An historian says it is possible two iwi - Waikato-Tainui and Ngāti Whātua Ōrākei - could make a joint claim on parts of Auckland.
In a speech at Turangawaewae yesterday, the Māori King, Tuheitia, said he wanted to address, and resolve, the question of sovereignty of the Kingitanga in Auckland.
The new claim covers the area from the Mahurangi Peninsula in the north down to the Firth of Thames, across to the Manukau Harbour and up to Piha on the west coast.
History professor at Auckland University of Technology Paul Moon said Tainui and Ngāti Whātua jointly opposed the Government's recent move to open up land in Auckland for housing, which showed the iwi have been co-operating closely on the issue.
He said it was likely the two iwi had been negotiating for some time and the new claim was part of a joint effort to get their historical rights recognised.
Professor Moon said while new historical treaty claims are not possible, the iwi could claim the Crown failed to recognise Tainui's historical links to Auckland when it negotiated a settlement with Ngāti Whātua.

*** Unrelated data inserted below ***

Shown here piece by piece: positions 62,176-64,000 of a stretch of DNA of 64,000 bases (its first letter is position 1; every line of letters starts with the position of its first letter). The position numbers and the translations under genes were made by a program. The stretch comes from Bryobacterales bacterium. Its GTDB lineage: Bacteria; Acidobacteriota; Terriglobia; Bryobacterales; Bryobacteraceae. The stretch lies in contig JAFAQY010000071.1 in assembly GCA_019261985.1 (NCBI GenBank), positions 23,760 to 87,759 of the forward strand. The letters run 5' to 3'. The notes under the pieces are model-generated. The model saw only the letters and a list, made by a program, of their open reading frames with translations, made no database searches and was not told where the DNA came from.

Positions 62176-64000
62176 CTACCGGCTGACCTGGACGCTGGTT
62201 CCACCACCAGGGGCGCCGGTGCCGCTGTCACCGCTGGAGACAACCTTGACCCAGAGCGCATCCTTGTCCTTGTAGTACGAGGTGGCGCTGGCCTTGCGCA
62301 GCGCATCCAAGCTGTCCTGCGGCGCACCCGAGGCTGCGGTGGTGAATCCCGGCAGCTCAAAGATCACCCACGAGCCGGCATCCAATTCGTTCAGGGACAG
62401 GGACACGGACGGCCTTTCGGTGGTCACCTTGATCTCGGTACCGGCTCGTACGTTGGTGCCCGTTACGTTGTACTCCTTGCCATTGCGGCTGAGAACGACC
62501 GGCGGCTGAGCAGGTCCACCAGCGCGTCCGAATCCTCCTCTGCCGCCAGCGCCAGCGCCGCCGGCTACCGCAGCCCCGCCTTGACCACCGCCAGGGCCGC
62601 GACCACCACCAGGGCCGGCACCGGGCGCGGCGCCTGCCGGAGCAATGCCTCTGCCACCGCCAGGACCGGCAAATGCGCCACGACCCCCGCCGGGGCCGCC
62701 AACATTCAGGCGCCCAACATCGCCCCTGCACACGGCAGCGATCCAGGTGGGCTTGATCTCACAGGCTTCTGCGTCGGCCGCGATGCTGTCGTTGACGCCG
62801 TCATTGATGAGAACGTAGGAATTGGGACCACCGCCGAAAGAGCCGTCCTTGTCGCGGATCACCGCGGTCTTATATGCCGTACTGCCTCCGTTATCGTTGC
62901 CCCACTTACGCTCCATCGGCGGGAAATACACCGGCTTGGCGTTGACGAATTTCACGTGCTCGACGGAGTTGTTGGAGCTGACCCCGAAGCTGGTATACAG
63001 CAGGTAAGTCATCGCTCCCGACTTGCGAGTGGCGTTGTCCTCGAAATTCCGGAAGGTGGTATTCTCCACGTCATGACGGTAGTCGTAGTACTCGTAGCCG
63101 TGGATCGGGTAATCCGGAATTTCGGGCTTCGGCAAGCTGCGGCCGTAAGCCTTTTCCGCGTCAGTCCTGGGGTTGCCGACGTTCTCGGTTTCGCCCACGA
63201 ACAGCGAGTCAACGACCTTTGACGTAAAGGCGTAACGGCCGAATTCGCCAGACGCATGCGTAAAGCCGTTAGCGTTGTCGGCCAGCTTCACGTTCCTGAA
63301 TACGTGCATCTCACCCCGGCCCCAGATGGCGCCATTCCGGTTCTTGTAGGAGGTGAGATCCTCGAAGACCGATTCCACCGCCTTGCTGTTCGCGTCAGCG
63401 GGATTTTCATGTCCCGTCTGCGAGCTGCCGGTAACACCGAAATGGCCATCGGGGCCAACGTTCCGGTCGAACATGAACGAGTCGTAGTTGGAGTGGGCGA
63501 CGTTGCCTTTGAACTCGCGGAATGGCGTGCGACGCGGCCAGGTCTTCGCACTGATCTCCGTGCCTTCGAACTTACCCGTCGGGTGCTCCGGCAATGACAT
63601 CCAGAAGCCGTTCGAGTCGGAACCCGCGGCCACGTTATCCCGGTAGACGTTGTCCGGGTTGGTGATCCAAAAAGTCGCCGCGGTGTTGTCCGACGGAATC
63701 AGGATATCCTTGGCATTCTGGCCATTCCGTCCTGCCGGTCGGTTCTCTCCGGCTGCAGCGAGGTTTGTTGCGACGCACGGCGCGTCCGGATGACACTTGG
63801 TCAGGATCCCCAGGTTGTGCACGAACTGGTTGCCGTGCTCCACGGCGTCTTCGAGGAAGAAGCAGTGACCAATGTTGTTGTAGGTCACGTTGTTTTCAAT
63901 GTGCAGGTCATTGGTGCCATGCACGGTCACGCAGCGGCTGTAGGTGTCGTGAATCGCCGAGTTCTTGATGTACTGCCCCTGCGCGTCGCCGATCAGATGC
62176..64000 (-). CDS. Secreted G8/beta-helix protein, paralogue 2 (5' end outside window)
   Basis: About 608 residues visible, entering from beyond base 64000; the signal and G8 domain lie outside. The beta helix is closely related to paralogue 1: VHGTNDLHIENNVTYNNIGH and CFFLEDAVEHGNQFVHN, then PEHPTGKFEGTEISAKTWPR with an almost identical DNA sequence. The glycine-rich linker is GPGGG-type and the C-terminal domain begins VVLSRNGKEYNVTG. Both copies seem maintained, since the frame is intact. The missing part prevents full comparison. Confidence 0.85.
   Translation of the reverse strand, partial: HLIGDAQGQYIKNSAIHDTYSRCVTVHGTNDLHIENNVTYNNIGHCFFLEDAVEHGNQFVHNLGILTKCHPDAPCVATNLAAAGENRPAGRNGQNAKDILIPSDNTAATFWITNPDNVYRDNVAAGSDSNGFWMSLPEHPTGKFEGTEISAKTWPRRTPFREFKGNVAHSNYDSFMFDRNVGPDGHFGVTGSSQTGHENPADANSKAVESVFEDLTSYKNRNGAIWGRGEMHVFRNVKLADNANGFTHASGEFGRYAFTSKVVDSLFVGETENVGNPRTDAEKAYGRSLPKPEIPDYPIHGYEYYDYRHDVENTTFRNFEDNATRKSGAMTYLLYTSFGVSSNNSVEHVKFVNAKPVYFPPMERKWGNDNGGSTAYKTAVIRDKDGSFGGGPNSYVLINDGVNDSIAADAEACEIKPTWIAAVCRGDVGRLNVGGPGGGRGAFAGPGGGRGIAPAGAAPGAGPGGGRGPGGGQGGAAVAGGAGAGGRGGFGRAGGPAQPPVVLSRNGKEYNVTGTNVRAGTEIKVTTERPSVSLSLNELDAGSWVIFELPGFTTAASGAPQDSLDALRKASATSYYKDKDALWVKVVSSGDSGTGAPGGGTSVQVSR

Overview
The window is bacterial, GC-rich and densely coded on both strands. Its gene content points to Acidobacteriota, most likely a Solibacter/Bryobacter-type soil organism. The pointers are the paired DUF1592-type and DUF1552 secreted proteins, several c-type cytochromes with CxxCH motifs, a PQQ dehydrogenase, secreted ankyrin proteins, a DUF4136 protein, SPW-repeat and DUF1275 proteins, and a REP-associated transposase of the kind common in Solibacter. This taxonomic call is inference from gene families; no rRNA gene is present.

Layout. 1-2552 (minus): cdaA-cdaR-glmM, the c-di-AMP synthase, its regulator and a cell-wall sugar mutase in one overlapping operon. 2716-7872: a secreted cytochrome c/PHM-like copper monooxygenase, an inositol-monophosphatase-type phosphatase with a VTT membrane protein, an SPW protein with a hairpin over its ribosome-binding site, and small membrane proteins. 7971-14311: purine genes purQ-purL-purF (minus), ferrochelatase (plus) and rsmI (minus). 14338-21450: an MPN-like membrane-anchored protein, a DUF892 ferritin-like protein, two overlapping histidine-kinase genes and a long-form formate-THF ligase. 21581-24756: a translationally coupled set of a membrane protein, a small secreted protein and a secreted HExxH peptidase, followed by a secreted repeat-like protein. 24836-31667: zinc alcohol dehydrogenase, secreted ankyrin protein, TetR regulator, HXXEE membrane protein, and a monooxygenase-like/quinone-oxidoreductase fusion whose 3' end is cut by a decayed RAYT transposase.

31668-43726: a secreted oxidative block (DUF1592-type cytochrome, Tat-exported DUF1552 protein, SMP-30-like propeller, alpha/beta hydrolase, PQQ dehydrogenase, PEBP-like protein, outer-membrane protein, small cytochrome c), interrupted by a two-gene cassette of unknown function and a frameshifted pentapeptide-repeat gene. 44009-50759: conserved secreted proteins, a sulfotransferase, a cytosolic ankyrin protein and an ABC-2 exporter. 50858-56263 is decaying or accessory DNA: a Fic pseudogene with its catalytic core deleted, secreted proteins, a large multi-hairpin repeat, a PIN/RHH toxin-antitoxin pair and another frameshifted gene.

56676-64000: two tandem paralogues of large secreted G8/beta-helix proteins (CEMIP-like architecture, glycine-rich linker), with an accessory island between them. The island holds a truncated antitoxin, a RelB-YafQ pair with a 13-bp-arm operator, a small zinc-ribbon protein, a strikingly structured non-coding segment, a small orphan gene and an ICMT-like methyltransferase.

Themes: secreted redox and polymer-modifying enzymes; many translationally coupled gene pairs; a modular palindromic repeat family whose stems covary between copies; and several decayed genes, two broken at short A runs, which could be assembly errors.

Hapu watching claim 'very closely'
The chair of Ngāti Whātua Ōrākei, Ngarimu Blair, said the hapu had a long-standing relationship with Tainui and the Kingitanga and acknowledged their interests in parts of wider Auckland.
"However, we will be watching this claim and others very closely," he said.
"Ngāti Whātua Ōrākei has been very accommodating, constructive and flexible in its approach to achieve a settlement for wider Auckland. We just need to ensure new settlements don't undermine the existing settlements of others."
The hapu looked forward to meeting with Tainui and the Crown soon, Mr Blair said.
An iwi based north of Auckland, Ngati Manuhiri, said it did not have any issues with Tainui pursuing a claim.
But Ngati Manuhiri's chief executive, Mook Hohneck, said other iwi and hapu in the region might take a different view.
"I'm sure that it won't all be plain sailing - that there'll be some against and some for."
Ngati Manuhiri had strong connections to Waikato-Tainui, Mr Hohneck said.